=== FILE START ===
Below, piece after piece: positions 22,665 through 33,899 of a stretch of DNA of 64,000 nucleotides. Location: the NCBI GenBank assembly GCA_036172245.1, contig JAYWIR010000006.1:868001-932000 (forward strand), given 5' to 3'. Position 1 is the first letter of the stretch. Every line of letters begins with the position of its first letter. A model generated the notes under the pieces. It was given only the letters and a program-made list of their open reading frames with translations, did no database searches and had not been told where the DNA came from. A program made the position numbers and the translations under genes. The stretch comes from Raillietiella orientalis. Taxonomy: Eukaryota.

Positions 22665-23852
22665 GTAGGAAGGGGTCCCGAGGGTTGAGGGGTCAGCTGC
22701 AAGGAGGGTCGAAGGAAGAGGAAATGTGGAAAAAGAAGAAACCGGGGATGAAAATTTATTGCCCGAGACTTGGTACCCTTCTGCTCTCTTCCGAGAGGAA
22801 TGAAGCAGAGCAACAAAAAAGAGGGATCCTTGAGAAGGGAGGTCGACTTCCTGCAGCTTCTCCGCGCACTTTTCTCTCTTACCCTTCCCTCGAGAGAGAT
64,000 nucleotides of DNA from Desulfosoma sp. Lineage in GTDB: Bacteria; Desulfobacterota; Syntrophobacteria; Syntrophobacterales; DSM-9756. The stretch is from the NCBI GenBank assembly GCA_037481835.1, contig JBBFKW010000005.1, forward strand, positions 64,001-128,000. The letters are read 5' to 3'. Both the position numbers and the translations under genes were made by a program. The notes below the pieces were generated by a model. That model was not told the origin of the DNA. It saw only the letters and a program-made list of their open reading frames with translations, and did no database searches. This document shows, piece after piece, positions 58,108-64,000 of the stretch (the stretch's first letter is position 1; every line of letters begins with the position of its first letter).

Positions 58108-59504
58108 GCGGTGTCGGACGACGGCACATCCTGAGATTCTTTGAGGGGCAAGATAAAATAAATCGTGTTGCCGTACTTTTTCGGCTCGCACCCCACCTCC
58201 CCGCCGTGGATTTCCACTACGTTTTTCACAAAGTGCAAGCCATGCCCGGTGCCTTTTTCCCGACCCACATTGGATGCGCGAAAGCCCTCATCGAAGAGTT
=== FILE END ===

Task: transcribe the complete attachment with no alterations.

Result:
Below, piece after piece: positions 22,665 through 33,899 of a stretch of DNA of 64,000 nucleotides. Location: the NCBI GenBank assembly GCA_036172245.1, contig JAYWIR010000006.1:868001-932000 (forward strand), given 5' to 3'. Position 1 is the first letter of the stretch. Every line of letters begins with the position of its first letter. A model generated the notes under the pieces. It was given only the letters and a program-made list of their open reading frames with translations, did no database searches and had not been told where the DNA came from. A program made the position numbers and the translations under genes. The stretch comes from Raillietiella orientalis. Taxonomy: Eukaryota.

Positions 22665-23852
22665 GTAGGAAGGGGTCCCGAGGGTTGAGGGGTCAGCTGC
22701 AAGGAGGGTCGAAGGAAGAGGAAATGTGGAAAAAGAAGAAACCGGGGATGAAAATTTATTGCCCGAGACTTGGTACCCTTCTGCTCTCTTCCGAGAGGAA
22801 TGAAGCAGAGCAACAAAAAAGAGGGATCCTTGAGAAGGGAGGTCGACTTCCTGCAGCTTCTCCGCGCACTTTTCTCTCTTACCCTTCCCTCGAGAGAGAT
64,000 nucleotides of DNA from Desulfosoma sp. Lineage in GTDB: Bacteria; Desulfobacterota; Syntrophobacteria; Syntrophobacterales; DSM-9756. The stretch is from the NCBI GenBank assembly GCA_037481835.1, contig JBBFKW010000005.1, forward strand, positions 64,001-128,000. The letters are read 5' to 3'. Both the position numbers and the translations under genes were made by a program. The notes below the pieces were generated by a model. That model was not told the origin of the DNA. It saw only the letters and a program-made list of their open reading frames with translations, and did no database searches. This document shows, piece after piece, positions 58,108-64,000 of the stretch (the stretch's first letter is position 1; every line of letters begins with the position of its first letter).

Positions 58108-59504
58108 GCGGTGTCGGACGACGGCACATCCTGAGATTCTTTGAGGGGCAAGATAAAATAAATCGTGTTGCCGTACTTTTTCGGCTCGCACCCCACCTCC
58201 CCGCCGTGGATTTCCACTACGTTTTTCACAAAGTGCAAGCCATGCCCGGTGCCTTTTTCCCGACCCACATTGGATGCGCGAAAGCCCTCATCGAAGAGTT